Until then I don’t know. NASA still does missions to Mars perhaps there would be money to be made supporting various NASA science missions.

      As far as shipping consumer goods, if you’ve already figured out a way to send someone there at the cost of an average house, then I imagine shipping inanimate objects there would also be considerably cheaper.

      1. If we get to a post scarcity economy where we can build anything for nothing out of virtually anything, sure. But I don’t see us getting to that very soon.

        1. If we could do that why would we need to colonize other planets at all?

          We could build our own planet sized space ship fitted with all the comforts of home and the added benefit of having it travel where ever we wanted it to go.

          1. +1 Libra

          2. I actually had not considered that, but you are correct. I guess then the only reason someone would live on Mars is because they really wanted to live on Mars. Maybe some weird religious group or cult. Hmmm I think I have the plot for a sci-fi novel.

    3. Martian weed, coffee and hipster approved martinis. Marvin the Martian apparel. Martian hookers. This could be the next Libertopia! Fortunes will be made.

      1. You know how you make a small fortune with a Mars colony? Start with a large fortune!

    4. “No one is moving to space or another planet until they are able to make a living there.”

      Basically they’ll be producing habitable space to resell. That said, considering the expense and the fact that externalities will be an even greater consideration there, it’s probably more likely to be a prison colony than a billionaire play area. I can see the value of having a self-sustaining civilization off-planet, because shit happens. But that’s not really a direct value to individual earthlings or martians.

      1. Prison colony or religious colony.

      2. Ever read “A Planet Named Shayol?” I read it as a small child, and it was a formative read for me.

    5. His plan is to make Mars self sufficient, though he estimates a population of around 1 million would be needed for that (which he estimates would take 40 to 100 years to do).
      As far as the economic value of Mars, much of that (in the long term, of course) would come from trade. Because Mars is so much smaller than Earth, the Delta V needed to travel from Mars to pretty much anywhere else (including Earth’s moon) is much lower. And considering the mineral riches in the asteroid belt, that could make Mars quite rich.

  6. Buffalo billions and billions…

  7. Shouldn’t we put someone on the moon before we have people living on mars? The moons seems much more feasible, less harsh, less dangerous, and with a much quicker turnaround.

    If I had all the money in the world, I wouldn’t want to go to mars. But I’d be willing to go to the moon.

    1. The moon is like a crappy 1st-ring suburb.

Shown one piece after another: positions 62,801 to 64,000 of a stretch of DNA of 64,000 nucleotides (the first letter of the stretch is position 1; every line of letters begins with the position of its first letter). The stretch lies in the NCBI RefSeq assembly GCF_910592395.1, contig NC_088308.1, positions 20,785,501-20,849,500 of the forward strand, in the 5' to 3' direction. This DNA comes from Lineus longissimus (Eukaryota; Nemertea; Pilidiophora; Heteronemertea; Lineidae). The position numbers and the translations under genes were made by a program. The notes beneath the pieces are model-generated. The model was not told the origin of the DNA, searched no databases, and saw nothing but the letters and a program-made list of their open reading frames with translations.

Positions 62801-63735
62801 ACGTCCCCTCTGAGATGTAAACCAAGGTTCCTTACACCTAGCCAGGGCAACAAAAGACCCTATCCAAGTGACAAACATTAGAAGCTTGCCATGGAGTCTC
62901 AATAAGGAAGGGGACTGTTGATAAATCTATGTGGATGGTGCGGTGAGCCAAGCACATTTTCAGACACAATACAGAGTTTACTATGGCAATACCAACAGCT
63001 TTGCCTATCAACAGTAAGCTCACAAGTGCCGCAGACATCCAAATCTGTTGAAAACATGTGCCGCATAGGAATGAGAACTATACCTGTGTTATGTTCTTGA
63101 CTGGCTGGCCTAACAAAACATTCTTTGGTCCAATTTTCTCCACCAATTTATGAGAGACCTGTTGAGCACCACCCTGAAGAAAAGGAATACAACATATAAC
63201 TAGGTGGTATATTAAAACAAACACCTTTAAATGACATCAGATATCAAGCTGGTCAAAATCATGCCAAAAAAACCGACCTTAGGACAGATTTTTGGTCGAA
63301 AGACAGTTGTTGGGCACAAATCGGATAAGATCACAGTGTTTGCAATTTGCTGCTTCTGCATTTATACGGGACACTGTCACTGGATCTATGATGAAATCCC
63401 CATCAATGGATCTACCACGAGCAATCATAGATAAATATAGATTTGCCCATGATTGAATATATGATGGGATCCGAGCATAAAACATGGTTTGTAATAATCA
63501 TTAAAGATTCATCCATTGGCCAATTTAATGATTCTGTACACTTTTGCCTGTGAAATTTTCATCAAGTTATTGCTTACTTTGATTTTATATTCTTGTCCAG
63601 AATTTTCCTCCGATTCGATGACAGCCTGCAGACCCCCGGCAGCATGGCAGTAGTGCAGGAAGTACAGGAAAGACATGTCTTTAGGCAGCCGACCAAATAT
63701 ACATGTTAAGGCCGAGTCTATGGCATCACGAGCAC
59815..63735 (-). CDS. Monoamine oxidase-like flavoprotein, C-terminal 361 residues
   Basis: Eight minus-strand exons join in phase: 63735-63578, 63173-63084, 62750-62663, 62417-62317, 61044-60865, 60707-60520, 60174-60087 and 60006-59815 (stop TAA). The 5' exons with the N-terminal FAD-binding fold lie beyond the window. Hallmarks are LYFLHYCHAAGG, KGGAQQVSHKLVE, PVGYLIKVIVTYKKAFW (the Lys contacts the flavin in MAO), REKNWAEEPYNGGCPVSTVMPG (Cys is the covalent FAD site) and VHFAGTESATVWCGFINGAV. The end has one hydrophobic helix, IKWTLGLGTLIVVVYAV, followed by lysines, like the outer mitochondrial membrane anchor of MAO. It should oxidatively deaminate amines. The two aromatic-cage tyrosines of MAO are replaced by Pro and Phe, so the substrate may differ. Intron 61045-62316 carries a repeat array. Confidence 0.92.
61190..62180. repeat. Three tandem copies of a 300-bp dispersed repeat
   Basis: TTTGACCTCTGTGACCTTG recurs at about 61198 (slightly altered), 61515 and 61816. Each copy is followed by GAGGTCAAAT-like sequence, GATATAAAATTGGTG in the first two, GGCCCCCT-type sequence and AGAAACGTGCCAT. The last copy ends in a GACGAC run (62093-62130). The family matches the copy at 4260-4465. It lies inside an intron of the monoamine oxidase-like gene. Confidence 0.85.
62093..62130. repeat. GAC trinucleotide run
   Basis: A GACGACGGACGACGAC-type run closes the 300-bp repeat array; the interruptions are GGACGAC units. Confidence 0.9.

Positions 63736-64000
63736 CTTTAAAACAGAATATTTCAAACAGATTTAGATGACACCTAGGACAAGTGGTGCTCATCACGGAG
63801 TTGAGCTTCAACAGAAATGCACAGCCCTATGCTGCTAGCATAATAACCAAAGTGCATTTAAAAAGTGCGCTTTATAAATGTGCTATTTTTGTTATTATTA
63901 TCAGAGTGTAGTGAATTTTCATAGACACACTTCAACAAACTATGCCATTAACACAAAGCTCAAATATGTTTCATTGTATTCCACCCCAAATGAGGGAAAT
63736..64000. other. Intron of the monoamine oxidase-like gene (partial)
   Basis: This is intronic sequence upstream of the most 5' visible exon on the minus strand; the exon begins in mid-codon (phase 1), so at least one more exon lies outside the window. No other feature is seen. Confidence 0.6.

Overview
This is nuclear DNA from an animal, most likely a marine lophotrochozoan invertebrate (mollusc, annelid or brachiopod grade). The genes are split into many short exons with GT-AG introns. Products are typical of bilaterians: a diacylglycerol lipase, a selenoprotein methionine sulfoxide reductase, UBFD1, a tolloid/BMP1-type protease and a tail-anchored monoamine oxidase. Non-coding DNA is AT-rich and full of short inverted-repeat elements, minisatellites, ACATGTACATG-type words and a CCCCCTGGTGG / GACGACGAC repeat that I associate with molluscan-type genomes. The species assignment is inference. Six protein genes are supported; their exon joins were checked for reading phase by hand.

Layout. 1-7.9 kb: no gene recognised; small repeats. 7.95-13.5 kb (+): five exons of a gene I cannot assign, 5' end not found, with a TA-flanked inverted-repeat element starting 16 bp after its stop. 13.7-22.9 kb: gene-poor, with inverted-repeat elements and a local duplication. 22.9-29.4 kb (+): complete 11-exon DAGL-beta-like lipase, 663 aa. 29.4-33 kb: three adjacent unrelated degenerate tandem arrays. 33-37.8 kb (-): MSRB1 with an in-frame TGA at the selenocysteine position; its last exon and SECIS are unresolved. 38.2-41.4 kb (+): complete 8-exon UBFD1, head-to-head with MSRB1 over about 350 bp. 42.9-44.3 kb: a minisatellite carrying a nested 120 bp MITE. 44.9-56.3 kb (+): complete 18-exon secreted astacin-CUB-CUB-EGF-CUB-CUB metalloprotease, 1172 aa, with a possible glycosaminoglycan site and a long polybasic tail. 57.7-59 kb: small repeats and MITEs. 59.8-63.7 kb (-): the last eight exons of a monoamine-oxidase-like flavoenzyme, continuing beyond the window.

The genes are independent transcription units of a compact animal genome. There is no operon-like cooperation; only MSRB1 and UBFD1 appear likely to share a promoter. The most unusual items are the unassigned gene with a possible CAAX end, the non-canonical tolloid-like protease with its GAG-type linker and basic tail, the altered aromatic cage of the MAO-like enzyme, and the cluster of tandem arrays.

Downside of Mars is Venusville. That place is a little skanky

    2. I agree about the moon. A 4 day trip to the moon is a hell of a better, and cheaper then an 8 month journey to Mars. I would however be concerned about the lack of an atmosphere on the moon, and the risk of micro-meteorites. Though I supposed that is easily remedied by building a colony underground.

      1. and the risk of micro-meteorites.

        Some sort of hat is probably in order.

    3. “The moon seems much more feasible, less harsh”

      I don’t know. As a libertarian, I’ve heard that the Moon is a Harsh Mistress.

    4. The moon is a lot closer, but it’s actually not as good a candidate for colonization, IMHO. Mars has a better chemical composition- the moon is pretty sterile, and could never be self-sustaining. Mars _could_ be, though it’s admittedly a stretch, and would require developing new technology.

  8. We all know that the cost of a trip to Mars would require infinite money. What Elon Musk dares to ask is: what if it didn’t?

    *transfers billions of tax dollars to Musk*

  9. This notion, that a vanity project for the rich could become a new frontier for the middle class, is too often overlooked.

    I don’t know if its ‘overlooked’ so much as its being poorly-argued via Venn Diagram.

    Not every “vanity project for the rich” is destined to become a thriving middle-class demand.

    “Cell Phones” were once a vanity/luxury item. Now people feel like they’re underclass if they can’t provide them to each of their children. With videophone capabilities.

    That’s because telecommunication provides enormous benefits to how we can manage our daily lives/stay abreast of information.

    You can’t quite say the same of space-tourism. Where’s the chart that explains “Why” someone in the middle-class would want to trade a theoretical “house” for years in a cramped spacecraft-cell just so they can say they “Saw a dead rock out in space”